Officials in Edmonton unveil the first sculpture of Anne Frank in Canada. (photo by John Stobbe/Dutch Canadian Centre)
On Aug. 8, 2021, officials in Edmonton unveiled the first sculpture of Anne Frank anywhere in Canada. The world’s newest memorial to her – a life-sized bronze sculpture gifted by the Dutch Canadian Club, based in Alberta – now sits in a park in Edmonton. It is a replica of one that stands in Utrecht, Netherlands.
The unveiling marks the 75th anniversary of the liberation of Holland in the Second World War, and gives thanks to the Canadian soldiers who freed their country from Nazi Germany in 1945. But there’s a second meaning behind the timing – and it’s a strange coincidence. On this August weekend, 77 years ago, Nazis raided the secret annex in Amsterdam, where Frank and her family had been hiding for nearly two years, and arrested them. A few days later, they were sent to the Westerbork transit camp and, later, they would be shipped to Auschwitz.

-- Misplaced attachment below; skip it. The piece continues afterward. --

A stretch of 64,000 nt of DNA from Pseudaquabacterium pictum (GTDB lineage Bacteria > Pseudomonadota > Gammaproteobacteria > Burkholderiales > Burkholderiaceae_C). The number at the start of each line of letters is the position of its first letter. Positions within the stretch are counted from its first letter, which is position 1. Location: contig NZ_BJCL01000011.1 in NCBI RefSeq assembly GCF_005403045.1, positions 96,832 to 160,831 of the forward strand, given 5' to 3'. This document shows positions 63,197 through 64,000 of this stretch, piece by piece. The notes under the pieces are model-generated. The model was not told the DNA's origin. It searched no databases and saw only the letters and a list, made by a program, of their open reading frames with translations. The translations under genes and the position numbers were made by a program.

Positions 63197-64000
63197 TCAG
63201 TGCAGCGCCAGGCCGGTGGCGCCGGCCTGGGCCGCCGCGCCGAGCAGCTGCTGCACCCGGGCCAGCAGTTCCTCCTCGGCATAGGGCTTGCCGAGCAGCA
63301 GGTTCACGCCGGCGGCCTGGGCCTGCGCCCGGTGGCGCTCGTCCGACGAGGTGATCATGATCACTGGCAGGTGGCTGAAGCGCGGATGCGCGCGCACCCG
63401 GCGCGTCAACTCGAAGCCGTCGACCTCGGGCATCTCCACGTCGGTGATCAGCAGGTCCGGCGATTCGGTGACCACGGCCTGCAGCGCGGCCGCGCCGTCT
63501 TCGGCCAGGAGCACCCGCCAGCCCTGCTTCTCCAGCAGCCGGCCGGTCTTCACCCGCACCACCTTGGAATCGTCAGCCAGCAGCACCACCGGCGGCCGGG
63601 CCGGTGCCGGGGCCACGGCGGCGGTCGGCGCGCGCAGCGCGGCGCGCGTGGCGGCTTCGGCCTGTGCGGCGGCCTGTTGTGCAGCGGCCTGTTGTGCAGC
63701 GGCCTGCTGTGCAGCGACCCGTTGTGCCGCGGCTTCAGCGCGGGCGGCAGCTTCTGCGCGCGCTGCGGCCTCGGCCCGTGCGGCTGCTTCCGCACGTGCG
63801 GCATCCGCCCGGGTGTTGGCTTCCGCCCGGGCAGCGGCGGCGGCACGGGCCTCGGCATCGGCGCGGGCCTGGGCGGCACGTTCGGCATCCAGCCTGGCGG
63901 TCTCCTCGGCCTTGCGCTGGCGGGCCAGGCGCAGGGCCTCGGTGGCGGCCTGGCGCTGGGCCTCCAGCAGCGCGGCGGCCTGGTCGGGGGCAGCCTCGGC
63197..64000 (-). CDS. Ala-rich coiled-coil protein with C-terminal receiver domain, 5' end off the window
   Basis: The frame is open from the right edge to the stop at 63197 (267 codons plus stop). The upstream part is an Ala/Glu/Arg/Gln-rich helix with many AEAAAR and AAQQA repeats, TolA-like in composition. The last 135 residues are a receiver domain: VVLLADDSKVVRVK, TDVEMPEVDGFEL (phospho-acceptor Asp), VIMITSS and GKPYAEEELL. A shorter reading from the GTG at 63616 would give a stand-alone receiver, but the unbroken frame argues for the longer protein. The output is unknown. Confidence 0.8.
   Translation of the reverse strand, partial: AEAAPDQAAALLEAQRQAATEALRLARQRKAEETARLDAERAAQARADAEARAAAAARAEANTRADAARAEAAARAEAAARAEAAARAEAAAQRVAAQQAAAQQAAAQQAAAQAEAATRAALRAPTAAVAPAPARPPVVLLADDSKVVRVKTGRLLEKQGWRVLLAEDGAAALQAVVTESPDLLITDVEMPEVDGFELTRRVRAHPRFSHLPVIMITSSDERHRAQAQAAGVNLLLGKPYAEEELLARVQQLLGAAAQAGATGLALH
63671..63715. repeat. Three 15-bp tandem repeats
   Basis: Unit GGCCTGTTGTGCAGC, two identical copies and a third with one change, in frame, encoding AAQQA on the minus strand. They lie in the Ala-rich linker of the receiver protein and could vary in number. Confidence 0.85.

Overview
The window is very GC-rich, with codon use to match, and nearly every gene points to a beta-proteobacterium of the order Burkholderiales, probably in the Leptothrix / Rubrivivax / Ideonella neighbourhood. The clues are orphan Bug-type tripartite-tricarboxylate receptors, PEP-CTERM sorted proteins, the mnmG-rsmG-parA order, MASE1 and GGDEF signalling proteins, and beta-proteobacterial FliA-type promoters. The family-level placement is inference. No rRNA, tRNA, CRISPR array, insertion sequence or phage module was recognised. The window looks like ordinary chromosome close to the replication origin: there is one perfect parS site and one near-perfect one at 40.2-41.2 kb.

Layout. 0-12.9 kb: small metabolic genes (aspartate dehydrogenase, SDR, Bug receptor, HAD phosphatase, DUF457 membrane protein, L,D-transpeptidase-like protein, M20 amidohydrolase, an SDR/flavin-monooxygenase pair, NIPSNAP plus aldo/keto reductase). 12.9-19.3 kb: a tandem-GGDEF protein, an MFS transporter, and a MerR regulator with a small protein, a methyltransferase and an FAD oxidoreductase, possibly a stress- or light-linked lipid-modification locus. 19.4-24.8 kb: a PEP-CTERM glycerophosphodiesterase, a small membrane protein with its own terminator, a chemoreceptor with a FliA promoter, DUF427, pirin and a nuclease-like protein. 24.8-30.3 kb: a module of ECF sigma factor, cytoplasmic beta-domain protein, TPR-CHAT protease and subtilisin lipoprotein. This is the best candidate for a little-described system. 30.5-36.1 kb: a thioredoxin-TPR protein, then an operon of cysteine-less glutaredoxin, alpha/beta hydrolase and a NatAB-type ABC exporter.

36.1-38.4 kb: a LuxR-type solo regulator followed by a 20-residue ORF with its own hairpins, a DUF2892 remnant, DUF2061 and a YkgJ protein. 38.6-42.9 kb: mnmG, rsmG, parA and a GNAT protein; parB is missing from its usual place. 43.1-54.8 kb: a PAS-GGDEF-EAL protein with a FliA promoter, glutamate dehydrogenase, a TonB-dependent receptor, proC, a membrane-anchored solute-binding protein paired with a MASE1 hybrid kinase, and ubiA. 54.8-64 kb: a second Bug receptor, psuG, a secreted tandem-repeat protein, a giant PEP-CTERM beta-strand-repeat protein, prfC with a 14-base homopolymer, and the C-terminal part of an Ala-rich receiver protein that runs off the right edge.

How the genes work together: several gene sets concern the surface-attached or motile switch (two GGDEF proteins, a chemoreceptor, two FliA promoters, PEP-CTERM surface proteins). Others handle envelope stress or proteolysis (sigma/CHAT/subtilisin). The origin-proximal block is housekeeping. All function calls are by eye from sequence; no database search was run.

On the Aug. 9 CJN Daily Podcast (ellinbessner.com/the-cjn-daily-podcast), readers can hear from the people who pushed for the statue and raised $75,000 to create and erect it, as well as from Gillian Horwitz, who runs Holocaust programming for the Jewish Federation of Edmonton, and Steve Shafir, the federation’s president, who were at the unveiling ceremony in person.
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